Tuesday, May 11th, 2004

IDOL MIDOL, OR ESTHER PHILLIPS’ REVENGE

Well clearly they want a Fantasia vs. Diana final, avoid all the messy race stuff which they’ll be happy to sweep under the table. So Simon and Randy mowed down Jasmine, and raised the “personality” question again with LaToya.

In fairness, Jasmine looked great, looked great, but sang poorly. Her song choices–“Everlasting Love” and the Gay National Anthem, “It’s Raining Men”–were meant to bring her out as a diva. But interpretation is always a tricky thing, and that’s where she missed. You don’t just burn the high notes to become Martha Wash, and she knows that.

If she’s leaving, she seems to have reconciled with it before the world through her tears, that terrible feeling of hitting the wall when you’re just 16. If she stays, and I’ll be doing my part as a Local Boy with the redial button, maybe she’ll sing more loose next week. Either way, I pray a lifetime of smaller stages doesn’t defeat her. World, welcome to Asian American reality.

LaToya–no personality? Just cause she’s cool-headed doesn’t mean she’s a mystery. She’s not trying to put on some stereotypical edge. She’s older and wiser than all the other folks here. She’s not trying to get all twisted over some TV show. But apparently Simon and Randy have decided that they want her gone.

Diana did sing her heart out. Yes, she’s grown up onstage. And no, for everyone still coming here for her ethnicity, she’s not Asian either. I’m back to thinking she’s corny as fuck. “No More Tears”–the parenthetical “Enough Is Enough” says it all–was easily the most pathetic song of 1979. Give me “At Home He’s A Tourist” (down on the disco floor they make their profits) or, more to the point, “Death Disco”.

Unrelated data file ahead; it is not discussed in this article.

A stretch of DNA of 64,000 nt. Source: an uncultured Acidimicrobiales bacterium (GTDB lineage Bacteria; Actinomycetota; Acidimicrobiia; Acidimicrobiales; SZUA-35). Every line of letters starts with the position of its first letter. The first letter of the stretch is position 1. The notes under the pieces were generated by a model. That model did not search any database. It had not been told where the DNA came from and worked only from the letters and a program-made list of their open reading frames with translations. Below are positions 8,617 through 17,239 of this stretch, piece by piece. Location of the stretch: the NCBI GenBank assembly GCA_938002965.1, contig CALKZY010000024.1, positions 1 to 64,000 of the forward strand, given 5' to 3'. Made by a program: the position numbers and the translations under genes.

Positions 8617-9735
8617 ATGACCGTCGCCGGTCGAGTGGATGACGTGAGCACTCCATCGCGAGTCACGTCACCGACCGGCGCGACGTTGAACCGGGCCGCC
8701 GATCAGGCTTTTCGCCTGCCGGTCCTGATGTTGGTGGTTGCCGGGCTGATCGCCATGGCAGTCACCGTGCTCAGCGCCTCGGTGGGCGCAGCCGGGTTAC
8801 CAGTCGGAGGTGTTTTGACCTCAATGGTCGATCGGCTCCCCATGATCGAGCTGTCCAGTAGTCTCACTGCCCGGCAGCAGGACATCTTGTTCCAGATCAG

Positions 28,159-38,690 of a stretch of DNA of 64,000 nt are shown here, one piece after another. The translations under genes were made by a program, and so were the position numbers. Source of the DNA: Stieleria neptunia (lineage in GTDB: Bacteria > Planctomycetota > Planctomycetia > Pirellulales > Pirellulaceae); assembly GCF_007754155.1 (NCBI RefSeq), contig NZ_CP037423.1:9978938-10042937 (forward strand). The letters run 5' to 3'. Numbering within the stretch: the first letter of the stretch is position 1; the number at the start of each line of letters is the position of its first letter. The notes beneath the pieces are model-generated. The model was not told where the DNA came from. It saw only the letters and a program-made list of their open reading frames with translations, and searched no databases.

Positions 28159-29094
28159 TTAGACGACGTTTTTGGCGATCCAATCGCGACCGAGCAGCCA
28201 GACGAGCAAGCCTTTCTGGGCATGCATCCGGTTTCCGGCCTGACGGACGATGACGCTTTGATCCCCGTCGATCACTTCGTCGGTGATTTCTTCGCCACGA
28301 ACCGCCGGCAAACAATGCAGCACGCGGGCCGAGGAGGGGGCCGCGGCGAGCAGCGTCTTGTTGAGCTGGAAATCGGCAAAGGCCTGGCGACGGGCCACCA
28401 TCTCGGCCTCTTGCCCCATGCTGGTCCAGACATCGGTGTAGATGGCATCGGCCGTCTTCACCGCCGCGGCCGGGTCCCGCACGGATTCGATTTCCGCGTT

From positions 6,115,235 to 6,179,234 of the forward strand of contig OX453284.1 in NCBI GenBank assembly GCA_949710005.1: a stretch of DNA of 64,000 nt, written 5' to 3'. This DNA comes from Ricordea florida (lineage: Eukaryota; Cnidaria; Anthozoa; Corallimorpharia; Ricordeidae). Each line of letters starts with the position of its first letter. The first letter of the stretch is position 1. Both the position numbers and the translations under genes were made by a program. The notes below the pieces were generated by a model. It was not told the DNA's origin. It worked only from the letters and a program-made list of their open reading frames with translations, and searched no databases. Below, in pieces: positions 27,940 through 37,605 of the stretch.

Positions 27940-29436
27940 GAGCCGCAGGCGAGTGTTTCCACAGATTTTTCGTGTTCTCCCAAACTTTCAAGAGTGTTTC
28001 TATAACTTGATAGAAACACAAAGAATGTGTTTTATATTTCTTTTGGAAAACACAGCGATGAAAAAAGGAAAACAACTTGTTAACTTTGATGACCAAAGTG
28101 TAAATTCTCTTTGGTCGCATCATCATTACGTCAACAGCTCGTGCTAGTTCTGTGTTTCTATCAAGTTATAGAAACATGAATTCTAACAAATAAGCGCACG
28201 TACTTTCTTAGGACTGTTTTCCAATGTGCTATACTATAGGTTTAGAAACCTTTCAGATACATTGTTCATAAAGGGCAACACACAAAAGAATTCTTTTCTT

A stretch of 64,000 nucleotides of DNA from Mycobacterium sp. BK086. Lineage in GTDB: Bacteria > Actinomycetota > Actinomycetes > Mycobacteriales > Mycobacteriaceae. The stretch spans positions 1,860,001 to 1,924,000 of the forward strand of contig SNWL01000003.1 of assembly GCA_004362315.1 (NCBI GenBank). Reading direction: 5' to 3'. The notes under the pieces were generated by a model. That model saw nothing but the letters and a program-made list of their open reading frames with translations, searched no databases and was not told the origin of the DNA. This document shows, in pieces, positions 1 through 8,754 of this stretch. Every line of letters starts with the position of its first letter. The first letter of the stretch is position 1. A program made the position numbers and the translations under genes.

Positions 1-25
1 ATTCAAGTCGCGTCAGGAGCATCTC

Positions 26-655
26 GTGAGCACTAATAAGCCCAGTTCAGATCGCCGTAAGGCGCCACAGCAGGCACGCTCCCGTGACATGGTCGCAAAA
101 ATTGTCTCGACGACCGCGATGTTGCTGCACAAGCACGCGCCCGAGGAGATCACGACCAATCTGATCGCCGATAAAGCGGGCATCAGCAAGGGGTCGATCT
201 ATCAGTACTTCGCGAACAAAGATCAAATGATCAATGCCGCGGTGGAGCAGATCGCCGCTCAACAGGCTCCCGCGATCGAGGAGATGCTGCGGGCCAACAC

And that’s the thing. This week’s repertoire was uniformly terrible. This wasn’t disco as entertainment, much less disco as liberation, this was disco as desperation. Some old yikes-let-me-throw-on-my-Members-Only-jacket-and-overemote-cause-there’s-only-three-more-shows-type-shit. Even Fantasia went bonkers with her Bonnie Tyler cover. VH1 Classic won’t even touch that shit.

Upside is that her performance of “Knock On Wood”–while not that interesting–reminded me of who she reminds me of at her best: the late, great, beautiful, tragic Esther Phillips. Her voice can have a weary coronet tone, a whiskeyed hush that discloses to you that she’s lived some life; it’s the thing that George never tapped, that LaToya has moved beyond, and that Jennifer wore on her silver spacesuit.

There’s where Simon and Randy come in–they don’t want someone who will really sing the blues, or someone who won’t give up the soul, or someone who has grown through it, they want just the hint of danger, the fist in the velvet glove. Pop. The balancing act, that tiptoeing on the end of the blade. That happens to be what makes Fantasia the real artist in the competition.

Maybe in one of these last few shows, Fantasia will get to cover Esther’s best song ever, “When Love Comes To The Human Race” (cause they’d never let her touch Toussaint’s “From A Whisper To A Scream” or Scott-Heron’s “Home Is Where The Hatred Is”), and I’ll be crying some tears myself. Aw hell, Clay Aiken’s on next week.

posted by @ 8:49 pm | 0 Comments



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